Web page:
Original Research

Karl Barth’s epistemology: A critical appraisal

Daniël P. Veldsman
HTS Teologiese Studies / Theological Studies | Vol 63, No 4 | a253 | DOI: https://doi.org/10.4102/hts.v63i4.253 | © 2007 Daniël P. Veldsman | This work is licensed under CC Attribution 4.0
Submitted: 07 May 2007 | Published: 07 May 2007

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Daniël P. Veldsman, Openjournals Publishing, South Africa

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Can the great 20th century systematic theologian Karl Barth justify the fundamental beliefs he holds regarding the priority of God’s revelation in Jesus Christ as put forward in his impressive and comprehensive Kirchliche Dogmatik? Is it enough and thus theologically justifiable to simply state in the words of Barth that the best theology would need no advocates: it would prove itself? In my appraisal of Barth’s epistemological stance, I would like to argue in this article that his stance in the first place, does not only lead to a total isolation of theological reflection, but secondly through his highly exclusive claim, takes on the character of a personal religious credo expanded into a comprehensive doctrine beyond any form of control, and ultimately thirdly, becomes methodologically in essence a specifically Barthian theology from below.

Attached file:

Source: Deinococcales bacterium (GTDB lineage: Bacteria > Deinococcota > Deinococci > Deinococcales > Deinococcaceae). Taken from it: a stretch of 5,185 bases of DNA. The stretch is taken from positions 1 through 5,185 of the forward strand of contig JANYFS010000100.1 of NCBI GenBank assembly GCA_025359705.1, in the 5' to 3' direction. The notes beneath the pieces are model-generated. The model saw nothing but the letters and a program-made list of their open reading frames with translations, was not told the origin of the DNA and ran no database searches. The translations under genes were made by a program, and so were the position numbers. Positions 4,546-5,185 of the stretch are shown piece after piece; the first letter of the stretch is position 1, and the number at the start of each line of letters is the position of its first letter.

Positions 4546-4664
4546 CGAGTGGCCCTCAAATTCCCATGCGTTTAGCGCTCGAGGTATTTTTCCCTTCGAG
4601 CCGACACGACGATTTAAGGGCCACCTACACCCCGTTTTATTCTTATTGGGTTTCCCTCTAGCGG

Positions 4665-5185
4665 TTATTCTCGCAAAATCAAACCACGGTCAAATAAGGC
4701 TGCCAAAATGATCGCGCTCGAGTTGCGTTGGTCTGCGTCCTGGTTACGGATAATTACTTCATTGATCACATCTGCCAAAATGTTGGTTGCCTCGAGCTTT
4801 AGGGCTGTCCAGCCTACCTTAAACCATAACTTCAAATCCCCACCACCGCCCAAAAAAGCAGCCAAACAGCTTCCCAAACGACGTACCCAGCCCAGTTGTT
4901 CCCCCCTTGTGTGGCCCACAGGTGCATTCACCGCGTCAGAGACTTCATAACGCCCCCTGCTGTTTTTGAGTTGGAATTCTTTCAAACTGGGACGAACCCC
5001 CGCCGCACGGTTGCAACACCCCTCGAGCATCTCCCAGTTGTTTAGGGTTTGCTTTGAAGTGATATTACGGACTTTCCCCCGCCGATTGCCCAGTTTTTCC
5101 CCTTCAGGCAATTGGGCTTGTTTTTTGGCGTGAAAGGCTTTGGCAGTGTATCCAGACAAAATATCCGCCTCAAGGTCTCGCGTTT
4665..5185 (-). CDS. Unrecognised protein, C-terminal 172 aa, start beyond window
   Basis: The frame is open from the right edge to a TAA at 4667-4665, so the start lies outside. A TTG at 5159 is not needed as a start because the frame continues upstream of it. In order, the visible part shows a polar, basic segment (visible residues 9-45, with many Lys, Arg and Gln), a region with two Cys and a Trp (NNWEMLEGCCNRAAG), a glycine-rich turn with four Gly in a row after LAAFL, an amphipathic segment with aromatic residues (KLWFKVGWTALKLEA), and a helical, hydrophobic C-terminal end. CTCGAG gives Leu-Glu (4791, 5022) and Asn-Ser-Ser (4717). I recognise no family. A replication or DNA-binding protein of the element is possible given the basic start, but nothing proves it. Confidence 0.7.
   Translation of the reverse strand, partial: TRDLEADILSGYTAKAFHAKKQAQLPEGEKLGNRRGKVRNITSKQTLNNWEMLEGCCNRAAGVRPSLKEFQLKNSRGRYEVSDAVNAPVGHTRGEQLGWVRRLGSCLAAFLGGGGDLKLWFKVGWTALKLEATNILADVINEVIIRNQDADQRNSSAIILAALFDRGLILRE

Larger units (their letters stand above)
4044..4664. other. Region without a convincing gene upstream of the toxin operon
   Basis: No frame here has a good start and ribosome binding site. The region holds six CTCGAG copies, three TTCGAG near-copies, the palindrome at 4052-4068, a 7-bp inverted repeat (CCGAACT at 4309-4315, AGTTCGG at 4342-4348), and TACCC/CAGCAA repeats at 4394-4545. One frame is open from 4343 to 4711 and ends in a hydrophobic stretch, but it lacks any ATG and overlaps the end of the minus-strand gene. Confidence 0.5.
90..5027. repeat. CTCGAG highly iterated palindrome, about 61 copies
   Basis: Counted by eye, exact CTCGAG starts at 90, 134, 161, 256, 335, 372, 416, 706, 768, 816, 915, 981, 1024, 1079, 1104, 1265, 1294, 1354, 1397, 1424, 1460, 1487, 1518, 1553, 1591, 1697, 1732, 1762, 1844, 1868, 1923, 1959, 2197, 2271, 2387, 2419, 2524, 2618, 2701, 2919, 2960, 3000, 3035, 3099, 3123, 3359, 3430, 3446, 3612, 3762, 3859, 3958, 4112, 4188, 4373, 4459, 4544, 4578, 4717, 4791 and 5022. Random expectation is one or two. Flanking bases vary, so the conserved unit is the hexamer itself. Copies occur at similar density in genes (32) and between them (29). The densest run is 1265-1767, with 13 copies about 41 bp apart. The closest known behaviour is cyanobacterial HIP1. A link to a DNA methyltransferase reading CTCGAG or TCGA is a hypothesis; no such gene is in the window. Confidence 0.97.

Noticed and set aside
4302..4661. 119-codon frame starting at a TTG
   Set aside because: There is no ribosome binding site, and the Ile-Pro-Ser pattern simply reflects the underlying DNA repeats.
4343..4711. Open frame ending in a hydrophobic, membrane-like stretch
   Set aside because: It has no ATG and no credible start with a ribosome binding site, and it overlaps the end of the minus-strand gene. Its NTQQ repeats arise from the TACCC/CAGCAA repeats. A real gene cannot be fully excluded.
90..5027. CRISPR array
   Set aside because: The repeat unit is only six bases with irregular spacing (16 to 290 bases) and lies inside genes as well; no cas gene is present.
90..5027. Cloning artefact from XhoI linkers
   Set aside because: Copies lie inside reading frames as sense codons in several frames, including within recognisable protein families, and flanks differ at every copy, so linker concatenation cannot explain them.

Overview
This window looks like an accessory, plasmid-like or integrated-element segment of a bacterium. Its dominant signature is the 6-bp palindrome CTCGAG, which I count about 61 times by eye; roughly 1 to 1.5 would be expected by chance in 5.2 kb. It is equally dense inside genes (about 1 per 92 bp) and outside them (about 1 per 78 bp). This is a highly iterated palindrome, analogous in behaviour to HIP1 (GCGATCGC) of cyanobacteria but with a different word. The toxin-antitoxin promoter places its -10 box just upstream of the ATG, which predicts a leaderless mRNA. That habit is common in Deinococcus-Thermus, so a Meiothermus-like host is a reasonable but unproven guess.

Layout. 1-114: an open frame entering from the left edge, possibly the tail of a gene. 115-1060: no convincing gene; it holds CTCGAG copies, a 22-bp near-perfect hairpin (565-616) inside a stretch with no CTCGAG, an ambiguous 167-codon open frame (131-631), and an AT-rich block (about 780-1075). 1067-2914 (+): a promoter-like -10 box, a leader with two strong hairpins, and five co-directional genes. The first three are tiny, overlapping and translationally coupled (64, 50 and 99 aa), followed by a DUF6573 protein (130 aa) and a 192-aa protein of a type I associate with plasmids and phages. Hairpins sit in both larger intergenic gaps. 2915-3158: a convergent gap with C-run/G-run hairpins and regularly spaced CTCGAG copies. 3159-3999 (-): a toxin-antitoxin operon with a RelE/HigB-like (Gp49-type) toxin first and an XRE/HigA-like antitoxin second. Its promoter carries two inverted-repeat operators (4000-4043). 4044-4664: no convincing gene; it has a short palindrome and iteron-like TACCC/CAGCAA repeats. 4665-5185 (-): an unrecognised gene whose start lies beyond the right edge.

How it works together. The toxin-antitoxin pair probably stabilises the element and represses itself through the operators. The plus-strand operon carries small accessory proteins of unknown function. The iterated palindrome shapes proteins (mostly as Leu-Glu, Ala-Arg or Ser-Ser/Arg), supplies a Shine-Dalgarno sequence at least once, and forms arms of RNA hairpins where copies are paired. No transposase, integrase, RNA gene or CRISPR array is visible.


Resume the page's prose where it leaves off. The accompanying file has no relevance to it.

Wenn die Theologie sich eine Wissenschaft nennen lässt oder selber nennt, so kann sie damit keinerlei Verpflictung übernehmen, sich an den für andere Wissenschaften gültigen Massstäbem messen zu lassen.
(Karl Barth 1947:8)


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